“It’s changed my mindset,” Brian says about working with Roof Above to convert a former hotel into studio apartments. He used to assume homelessness was the result of poor choices. “I’ve learned that nobody chooses to be homeless. It’s not about bad decisions. Usually, there’s some type of trauma or an event you can trace it to and say here’s where everything started.”
As a project manager for JE Dunn Construction, Brian has overseen the hotel’s transformation into SECU The Rise on Clanton, a facility that will provide permanent supportive housing for 88 individuals experiencing chronic homelessness. The experience has transformed more than the building – it’s changed the way Brian sees people who are struggling.
His mind shifted after reading THE HUNDRED STORY HOME, the book about the creation of Roof Above’s first permanent supportive housing site, Moore Place. Brian was struck by the tale of an individual whose life deteriorated after having back surgery. “He had a job, he had everything going for him. His life was on the right path. Then he goes in for surgery and comes out paralyzed. He’s in a lot of pain, has to learn to walk again, gets addicted to pain meds, loses his job. All of those are just ripples going back to that one event.”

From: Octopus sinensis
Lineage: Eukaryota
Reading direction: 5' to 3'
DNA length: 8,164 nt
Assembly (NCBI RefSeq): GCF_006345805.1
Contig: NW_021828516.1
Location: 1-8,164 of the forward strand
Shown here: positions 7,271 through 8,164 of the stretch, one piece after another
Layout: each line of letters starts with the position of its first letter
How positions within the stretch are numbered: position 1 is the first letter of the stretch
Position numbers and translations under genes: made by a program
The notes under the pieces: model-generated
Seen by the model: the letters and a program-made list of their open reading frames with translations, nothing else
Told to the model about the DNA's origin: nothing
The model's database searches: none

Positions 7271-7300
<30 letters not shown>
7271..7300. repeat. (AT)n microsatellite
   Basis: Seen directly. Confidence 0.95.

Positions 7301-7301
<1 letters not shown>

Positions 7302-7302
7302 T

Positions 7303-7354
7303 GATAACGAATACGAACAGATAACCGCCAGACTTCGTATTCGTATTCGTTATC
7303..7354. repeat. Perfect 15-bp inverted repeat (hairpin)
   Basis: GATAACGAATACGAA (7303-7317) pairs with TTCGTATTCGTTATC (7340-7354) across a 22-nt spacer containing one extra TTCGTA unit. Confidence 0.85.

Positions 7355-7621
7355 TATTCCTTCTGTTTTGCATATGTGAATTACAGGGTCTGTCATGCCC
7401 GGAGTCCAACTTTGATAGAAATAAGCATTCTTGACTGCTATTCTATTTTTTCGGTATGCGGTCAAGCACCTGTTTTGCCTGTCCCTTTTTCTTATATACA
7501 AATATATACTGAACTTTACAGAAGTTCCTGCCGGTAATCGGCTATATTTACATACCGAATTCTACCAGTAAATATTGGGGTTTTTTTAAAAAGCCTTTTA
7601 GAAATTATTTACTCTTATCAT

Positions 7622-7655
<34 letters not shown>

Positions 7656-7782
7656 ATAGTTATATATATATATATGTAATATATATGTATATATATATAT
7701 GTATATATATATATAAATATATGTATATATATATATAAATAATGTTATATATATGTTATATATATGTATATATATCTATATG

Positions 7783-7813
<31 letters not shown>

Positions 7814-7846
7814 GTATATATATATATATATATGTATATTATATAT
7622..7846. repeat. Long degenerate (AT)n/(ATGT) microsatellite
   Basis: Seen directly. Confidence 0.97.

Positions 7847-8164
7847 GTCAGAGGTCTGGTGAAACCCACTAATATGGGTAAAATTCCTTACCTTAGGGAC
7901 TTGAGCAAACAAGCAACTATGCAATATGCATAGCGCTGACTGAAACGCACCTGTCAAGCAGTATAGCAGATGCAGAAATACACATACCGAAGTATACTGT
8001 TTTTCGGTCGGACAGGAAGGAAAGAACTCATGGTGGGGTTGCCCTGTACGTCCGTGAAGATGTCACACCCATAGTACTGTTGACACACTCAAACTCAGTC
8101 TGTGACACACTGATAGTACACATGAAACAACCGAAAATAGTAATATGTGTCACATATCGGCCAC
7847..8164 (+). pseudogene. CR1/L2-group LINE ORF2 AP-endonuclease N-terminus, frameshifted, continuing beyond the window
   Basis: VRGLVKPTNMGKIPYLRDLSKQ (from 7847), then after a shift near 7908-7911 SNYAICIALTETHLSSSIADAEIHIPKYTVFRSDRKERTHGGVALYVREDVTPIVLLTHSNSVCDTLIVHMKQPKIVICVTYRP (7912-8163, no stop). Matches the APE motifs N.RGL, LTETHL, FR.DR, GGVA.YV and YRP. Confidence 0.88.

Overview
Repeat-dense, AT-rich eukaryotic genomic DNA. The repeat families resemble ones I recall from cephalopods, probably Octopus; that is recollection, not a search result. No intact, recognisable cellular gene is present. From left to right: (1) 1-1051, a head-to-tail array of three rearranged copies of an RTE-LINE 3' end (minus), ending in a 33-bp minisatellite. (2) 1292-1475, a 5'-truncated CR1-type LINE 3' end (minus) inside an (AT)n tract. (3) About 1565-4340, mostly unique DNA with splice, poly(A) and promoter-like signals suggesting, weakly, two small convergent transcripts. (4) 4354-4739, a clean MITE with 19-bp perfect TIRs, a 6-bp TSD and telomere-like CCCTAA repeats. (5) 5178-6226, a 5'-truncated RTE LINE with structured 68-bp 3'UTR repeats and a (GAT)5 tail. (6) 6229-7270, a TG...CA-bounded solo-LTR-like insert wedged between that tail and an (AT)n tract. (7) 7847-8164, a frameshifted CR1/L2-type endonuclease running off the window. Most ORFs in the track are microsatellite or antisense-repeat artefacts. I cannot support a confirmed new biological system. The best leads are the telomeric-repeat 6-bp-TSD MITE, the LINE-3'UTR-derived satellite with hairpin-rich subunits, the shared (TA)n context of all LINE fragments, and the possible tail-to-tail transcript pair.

Brian says the book’s stories will stick with him, but so will the positivity he’s seen from the Roof Above team—and the knowledge that The Rise will reduce Mecklenburg County’s chronically homeless population by about 20%. “I didn’t really know that this type of extended help was out there,” he says. “This is a home. I think it’s neat that everybody gets their own key. They can make it their space.”
He’s proud to have been able to give tours of the site to groups from other cities in the Carolinas who are considering similar projects.
“Nobody says as a kid they want to be homeless when they grow up—but it happens,” he says. “Working out here made me realize there is more you can do than just tossing someone a dollar. This place shows there’s a way you can help.”